by Louis Train
Thriller Live, the Michael Jackson concert show on the West End, celebrated its tenth anniversary last night with a performance and a reception. The performance was great fun and the reception was tasteful, and the evening, overall, was a success. But I feel there were some lingering questions that neither the personalities on stage nor at the party can answer.
First, let’s get this out of the way: Thriller Live is great. It’s more than two hours of superb singing and dancing, running through the greatest hits of the Michael Jackson catalogue. There is no plot – thank God – and, rather than casting one poor soul to stand in Jackson’s gigantic, sparkly shadow, there are four vocalists and ten or so dancers, who, between the lot of them, keep the spectacle alive without any trace of exhaustion. It is breathless, acrobatic, and intense. It is great fun.
The tenth anniversary show adds a bit more: past members are invited to join the cast, including Superstar winner Ben Forster, and at the end, the performers, director, and producers pay tribute to Michael Jackson, whose death will be marked with its own ten-year anniversary this June. The Jackson they tear up over is not only the King of Pop and the best there ever was, but also an altruist, down-to-earth, a real person, and a really great guy. It is lavish, uncomplicated praise for a man who you have to admit was, at the very least, complicated.
In 1993, Michael Jackson was accused of sexually assaulting a child, but settled out of court before any verdict was returned. In 2005, a lengthy and much-publicised trial saw Jackson and his lawyers denying several charges, including molesting a minor, intoxicating a minor in order to molest him, and conspiring to hold a boy and his family captive. Jackson was acquitted on all counts, even though one of his alleged victims, a teenager, directly testified that Jackson had molested him. Michael Jackson didn’t produce any hits after that, but Thriller Live is evidence of his gleaming legacy: he won the trial, and eventually – and maybe only in death – won the public back over as well.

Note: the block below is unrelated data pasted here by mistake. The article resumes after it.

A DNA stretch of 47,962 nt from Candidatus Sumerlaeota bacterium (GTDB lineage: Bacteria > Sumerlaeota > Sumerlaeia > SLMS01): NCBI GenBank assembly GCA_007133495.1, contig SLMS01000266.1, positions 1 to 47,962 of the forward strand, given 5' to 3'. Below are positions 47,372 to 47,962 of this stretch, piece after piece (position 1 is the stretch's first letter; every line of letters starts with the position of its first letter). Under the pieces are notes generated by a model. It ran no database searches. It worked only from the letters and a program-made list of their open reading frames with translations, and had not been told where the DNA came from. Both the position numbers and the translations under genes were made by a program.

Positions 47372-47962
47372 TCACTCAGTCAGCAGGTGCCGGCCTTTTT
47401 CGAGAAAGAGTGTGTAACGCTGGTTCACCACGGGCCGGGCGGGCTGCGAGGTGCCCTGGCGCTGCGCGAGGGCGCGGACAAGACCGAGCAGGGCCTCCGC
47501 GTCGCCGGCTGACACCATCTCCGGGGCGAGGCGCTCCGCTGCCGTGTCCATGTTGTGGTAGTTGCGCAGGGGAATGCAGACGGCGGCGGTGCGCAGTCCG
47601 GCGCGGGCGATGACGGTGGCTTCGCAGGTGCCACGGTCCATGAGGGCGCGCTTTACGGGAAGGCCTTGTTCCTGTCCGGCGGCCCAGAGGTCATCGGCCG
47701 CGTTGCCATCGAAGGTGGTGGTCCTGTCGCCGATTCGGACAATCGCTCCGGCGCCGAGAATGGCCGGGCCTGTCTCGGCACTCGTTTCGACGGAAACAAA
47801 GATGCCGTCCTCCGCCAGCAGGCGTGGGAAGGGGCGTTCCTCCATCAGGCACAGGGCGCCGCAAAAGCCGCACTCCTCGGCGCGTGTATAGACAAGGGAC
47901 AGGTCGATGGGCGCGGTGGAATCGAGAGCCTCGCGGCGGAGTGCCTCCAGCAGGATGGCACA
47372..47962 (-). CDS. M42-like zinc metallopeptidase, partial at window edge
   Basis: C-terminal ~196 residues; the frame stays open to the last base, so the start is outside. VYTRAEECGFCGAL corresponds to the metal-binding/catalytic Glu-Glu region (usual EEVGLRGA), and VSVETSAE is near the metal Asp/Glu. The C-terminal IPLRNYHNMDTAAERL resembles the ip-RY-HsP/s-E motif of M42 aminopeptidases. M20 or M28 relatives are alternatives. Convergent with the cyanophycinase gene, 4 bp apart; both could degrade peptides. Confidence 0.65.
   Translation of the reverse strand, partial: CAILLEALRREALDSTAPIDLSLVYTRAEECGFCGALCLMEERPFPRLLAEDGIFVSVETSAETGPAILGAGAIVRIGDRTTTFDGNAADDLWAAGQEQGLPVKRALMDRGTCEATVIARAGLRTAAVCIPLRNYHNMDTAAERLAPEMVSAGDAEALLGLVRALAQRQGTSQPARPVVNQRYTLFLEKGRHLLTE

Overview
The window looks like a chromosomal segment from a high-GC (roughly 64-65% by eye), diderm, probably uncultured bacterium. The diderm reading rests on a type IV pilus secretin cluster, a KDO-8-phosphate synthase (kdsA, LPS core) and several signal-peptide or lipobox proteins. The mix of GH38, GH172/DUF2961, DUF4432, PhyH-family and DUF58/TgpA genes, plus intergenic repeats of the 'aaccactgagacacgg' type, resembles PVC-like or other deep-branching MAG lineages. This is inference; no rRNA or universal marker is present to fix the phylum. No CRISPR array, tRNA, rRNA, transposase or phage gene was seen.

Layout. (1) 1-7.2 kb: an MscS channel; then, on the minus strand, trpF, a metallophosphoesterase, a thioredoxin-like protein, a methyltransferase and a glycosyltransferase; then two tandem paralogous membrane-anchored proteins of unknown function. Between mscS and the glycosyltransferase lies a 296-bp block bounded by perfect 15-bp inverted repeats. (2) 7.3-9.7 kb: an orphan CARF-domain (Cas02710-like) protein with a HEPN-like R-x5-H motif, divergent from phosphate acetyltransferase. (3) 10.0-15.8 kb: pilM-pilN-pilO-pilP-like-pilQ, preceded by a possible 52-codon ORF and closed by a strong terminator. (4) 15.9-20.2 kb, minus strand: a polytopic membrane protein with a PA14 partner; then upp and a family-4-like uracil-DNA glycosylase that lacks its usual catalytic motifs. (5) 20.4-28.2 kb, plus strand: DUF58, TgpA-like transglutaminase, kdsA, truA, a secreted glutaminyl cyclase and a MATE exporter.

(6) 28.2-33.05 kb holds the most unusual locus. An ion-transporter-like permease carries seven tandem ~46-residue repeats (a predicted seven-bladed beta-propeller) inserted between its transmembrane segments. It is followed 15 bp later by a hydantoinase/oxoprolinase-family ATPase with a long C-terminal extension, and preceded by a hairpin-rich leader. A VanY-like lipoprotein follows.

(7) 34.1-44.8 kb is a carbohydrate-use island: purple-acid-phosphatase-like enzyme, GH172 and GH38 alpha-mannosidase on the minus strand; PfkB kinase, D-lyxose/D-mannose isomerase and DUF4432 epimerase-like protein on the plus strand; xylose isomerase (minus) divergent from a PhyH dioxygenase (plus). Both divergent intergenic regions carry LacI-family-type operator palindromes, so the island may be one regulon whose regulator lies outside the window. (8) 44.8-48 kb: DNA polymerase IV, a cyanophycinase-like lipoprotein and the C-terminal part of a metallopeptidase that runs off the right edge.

2019 is not 2005. A vocal group of cultural critics and commentators, many of them drawing on feminist theories, have in recent years argued that we, the public, ought to believe victims even when juries don’t. Believing victims is an essential part of the #yesallwomen and #metoo movements, the latter of which saw several high-profile figures go down in 2018: the reputations of Harvey Weinstein, Kevin Spacey, and Louis C.K., among others, have been irrecoverably tarnished, even though none of them has been found guilty in a court. What would have happened if Jackson’s trial had coincided with that of Bill Cosby or Jian Ghomeshi?
I put this question to a couple of people at the afterparty. One young woman, unaffiliated with the show, dismissed the matter: “He was the king,” she chirped. “He was the best. He did all his own music, his own dance.” When I asked how that related to his alleged abuse of minors, she reiterated, “He was a genius.”
One man, who has not worked on the show but is personally connected to someone who does, explained, “I have kids, and I want to show them that the dangerous men are the white men in suits.” He was a bit tipsy. But then, almost everyone was, either on the free drinks or the excitement of the night’s entertainment: everyone was having a good time.
No one wanted to talk about allegations – they wanted to dance, to have fun. And I couldn’t blame them. With all the stresses in the world, the anxieties and tensions bearing down in every direction, who wouldn’t seize – or invent – an opportunity for good, uncomplicated fun?
Thriller Live is currently running through 29 September.
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